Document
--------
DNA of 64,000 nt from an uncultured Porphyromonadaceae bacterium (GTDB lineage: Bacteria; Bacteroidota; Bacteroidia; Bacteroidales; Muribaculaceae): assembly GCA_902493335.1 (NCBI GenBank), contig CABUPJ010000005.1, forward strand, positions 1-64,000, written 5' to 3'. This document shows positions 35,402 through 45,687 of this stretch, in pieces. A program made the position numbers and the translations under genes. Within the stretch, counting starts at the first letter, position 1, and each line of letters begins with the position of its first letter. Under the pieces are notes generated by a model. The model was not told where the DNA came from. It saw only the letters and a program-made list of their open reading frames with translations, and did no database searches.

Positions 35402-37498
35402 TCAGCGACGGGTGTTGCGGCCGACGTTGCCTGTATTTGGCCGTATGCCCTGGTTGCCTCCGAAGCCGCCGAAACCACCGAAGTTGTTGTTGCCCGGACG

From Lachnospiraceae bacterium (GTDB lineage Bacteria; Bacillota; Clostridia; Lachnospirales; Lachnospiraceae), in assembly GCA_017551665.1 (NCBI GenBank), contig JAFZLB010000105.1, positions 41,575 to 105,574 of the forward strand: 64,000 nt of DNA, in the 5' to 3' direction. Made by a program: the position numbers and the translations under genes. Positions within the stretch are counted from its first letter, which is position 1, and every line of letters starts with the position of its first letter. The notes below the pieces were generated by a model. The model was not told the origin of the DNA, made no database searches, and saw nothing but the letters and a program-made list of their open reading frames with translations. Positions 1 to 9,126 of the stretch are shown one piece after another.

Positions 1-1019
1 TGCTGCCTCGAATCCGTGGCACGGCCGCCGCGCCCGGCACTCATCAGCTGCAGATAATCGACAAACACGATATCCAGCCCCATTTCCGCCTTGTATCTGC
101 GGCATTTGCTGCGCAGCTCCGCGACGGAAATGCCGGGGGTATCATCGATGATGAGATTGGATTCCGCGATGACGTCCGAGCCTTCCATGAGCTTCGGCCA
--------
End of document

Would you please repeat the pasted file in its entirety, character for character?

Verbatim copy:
DNA of 64,000 nt from an uncultured Porphyromonadaceae bacterium (GTDB lineage: Bacteria; Bacteroidota; Bacteroidia; Bacteroidales; Muribaculaceae): assembly GCA_902493335.1 (NCBI GenBank), contig CABUPJ010000005.1, forward strand, positions 1-64,000, written 5' to 3'. This document shows positions 35,402 through 45,687 of this stretch, in pieces. A program made the position numbers and the translations under genes. Within the stretch, counting starts at the first letter, position 1, and each line of letters begins with the position of its first letter. Under the pieces are notes generated by a model. The model was not told where the DNA came from. It saw only the letters and a program-made list of their open reading frames with translations, and did no database searches.

Positions 35402-37498
35402 TCAGCGACGGGTGTTGCGGCCGACGTTGCCTGTATTTGGCCGTATGCCCTGGTTGCCTCCGAAGCCGCCGAAACCACCGAAGTTGTTGTTGCCCGGACG

From Lachnospiraceae bacterium (GTDB lineage Bacteria; Bacillota; Clostridia; Lachnospirales; Lachnospiraceae), in assembly GCA_017551665.1 (NCBI GenBank), contig JAFZLB010000105.1, positions 41,575 to 105,574 of the forward strand: 64,000 nt of DNA, in the 5' to 3' direction. Made by a program: the position numbers and the translations under genes. Positions within the stretch are counted from its first letter, which is position 1, and every line of letters starts with the position of its first letter. The notes below the pieces were generated by a model. The model was not told the origin of the DNA, made no database searches, and saw nothing but the letters and a program-made list of their open reading frames with translations. Positions 1 to 9,126 of the stretch are shown one piece after another.

Positions 1-1019
1 TGCTGCCTCGAATCCGTGGCACGGCCGCCGCGCCCGGCACTCATCAGCTGCAGATAATCGACAAACACGATATCCAGCCCCATTTCCGCCTTGTATCTGC
101 GGCATTTGCTGCGCAGCTCCGCGACGGAAATGCCGGGGGTATCATCGATGATGAGATTGGATTCCGCGATGACGTCCGAGCCTTCCATGAGCTTCGGCCA